Welcome to PacozDiscipline

I have a flair for making people & communities successful. I yearn to excel in that arena!

This is a compilation of my thoughts and responses to others thoughts. Most of them are relevant to the world of learning & development, and may be of help to you. Please add your comments and views.

Wednesday, December 23, 2009

Clients are too busy to keep their appointments. How to handle such situation?

This is the situation which occurs many a times... and its a good point that may help you. I recently responded to the same in a training session, where these Financial Planners were complaining that people don't even give time to discuss their financial plans although they may be paying for the ‘financial planning’ service.

My answer to them was SPIN (www.huthwaite.org). What we need to understand is that people don't buy solutions, or listen to you, or go through your documents, just because they have a problem that any of the above can solve.

Let me explain this in simpler terms...
1. Do we go to the physician when we have symptoms of the flu... No!
2. Do we go to the physician when the implication of the flu is such that it hampers things that are non-negotiable with us, such as not being able to meet the client leading to a loss of revenue... Well, YES!!!

The crux of the matter is that we don't take up solutions when there are problems, even if there is a 'contract'. On the other hand, once the implications of the problems are so large that they start impacting cost, convenience, time, quality etc., we open up to looking at solutions.

So, what you may want to do is to talk to your client in terms of implications of a delayed conversation... will the delay lead to a postponed project close, and will that lead to a delayed implementation, and will that lead to an increase in cost... so, what we are talking about is a balance with cost on one side and the value that one sees in talking to you 'now' on the other.

We need to build 'that' value in your conversation, which I am sure you are doing... and as I always tell myself, every conversation is a 'sales' conversation; if not in real terms, imagine them to be. By doing this one increases the chances of success.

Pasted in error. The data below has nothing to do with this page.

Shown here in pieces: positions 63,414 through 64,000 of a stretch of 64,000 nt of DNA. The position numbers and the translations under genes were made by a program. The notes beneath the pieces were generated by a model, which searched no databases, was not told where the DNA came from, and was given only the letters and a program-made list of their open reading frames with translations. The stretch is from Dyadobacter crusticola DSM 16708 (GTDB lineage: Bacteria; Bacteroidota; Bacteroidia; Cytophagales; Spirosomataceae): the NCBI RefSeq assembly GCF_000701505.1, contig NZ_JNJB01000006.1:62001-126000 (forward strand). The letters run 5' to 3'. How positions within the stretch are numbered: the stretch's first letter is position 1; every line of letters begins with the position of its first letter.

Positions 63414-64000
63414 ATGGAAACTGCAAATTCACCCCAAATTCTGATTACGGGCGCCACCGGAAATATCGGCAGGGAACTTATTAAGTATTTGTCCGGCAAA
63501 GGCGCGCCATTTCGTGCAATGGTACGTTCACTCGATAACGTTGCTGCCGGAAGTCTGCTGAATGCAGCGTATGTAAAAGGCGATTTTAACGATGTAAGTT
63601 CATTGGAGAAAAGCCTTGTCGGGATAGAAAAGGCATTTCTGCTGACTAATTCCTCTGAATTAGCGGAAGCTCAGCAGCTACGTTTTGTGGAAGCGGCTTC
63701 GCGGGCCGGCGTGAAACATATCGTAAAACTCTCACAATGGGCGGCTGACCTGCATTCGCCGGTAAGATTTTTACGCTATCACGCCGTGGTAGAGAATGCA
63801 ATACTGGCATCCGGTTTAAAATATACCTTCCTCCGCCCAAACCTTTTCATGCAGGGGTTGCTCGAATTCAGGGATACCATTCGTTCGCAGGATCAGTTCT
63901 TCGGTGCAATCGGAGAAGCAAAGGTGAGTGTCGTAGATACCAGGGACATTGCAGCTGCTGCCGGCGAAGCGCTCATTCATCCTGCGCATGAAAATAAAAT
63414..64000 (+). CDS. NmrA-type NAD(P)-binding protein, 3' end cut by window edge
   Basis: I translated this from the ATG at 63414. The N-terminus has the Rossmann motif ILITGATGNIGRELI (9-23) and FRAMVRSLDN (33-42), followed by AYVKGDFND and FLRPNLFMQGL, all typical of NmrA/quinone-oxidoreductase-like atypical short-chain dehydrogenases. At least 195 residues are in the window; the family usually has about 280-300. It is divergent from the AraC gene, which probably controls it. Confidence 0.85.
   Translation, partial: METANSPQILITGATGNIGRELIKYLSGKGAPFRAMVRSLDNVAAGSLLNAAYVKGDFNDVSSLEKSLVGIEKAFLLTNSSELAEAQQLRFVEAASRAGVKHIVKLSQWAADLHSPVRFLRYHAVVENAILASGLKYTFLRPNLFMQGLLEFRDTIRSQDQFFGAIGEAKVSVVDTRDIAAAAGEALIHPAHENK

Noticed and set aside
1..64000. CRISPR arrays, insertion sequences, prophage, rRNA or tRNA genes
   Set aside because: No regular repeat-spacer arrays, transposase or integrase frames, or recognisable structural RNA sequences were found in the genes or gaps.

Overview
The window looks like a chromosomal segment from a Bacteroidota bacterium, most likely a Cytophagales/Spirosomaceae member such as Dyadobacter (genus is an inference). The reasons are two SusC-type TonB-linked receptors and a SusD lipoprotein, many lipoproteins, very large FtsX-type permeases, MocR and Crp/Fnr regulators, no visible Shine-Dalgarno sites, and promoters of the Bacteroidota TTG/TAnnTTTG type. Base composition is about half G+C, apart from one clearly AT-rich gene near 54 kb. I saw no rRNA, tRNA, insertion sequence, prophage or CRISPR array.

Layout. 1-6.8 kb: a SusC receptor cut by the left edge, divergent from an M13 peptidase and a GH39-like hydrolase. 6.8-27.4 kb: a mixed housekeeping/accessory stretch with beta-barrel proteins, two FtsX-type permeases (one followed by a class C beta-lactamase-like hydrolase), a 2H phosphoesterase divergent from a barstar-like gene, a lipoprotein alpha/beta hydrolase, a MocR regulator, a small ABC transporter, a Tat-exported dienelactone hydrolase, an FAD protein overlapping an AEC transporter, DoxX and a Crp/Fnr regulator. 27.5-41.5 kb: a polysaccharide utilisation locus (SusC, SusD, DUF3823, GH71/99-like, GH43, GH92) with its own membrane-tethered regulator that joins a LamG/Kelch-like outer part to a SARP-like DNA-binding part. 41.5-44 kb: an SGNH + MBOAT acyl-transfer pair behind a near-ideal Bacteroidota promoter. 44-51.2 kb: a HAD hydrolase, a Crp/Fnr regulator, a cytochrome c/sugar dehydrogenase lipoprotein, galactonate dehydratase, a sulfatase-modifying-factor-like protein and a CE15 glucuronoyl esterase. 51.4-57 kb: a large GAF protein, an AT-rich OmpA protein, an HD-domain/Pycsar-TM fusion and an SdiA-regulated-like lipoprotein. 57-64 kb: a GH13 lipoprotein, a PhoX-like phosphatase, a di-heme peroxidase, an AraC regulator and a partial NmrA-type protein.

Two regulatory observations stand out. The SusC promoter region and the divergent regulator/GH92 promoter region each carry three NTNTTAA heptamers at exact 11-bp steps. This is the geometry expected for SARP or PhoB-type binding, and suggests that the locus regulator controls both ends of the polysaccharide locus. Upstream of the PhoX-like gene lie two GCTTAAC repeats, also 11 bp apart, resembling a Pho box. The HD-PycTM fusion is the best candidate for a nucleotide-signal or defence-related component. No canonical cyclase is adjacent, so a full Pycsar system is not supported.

Warm Regards,


PS… Do read the book ‘SPIN Sales Fieldbook’ by Neil Rackham

Tuesday, December 22, 2009

Collaboration in Learning

I have been using collaboration in learning programs for sometime. In my current role, we have started looking at them being used very seriously.

In particular, there is a program called 'Sell Out Of Trouble' (SOOT), wherein we use the experience & learning of all participants to collaborate and resolve problems emanating out of a live case study ('personal financial planning' interaction).

The process is tedious for the facilitator, but the application of learning in the simulated environment is quick-effective-efficient, disparity in learning comes out and can be fine-tuned, seeing the learning being applied in action builds conviction; all of this leads to a higher probability of the learning being applied in the workplace. It is also important that the case study being used to collaborate is live in nature & spirit. For example in SOOT, facilitators use their own life as a case study, and become the subject who's financial planning needs to be done. The collaborative effort in unearthing the exact problems, their implications and finally the solution to payoff their need, builds conviction in the learners that the discussed methodology of sales 'works', and its OK to give it a try in the field.

Collaboration has been used in learning environments for a vey long time.

If you have any more examples of having used collaboration in the learning & development space, please do leave a note...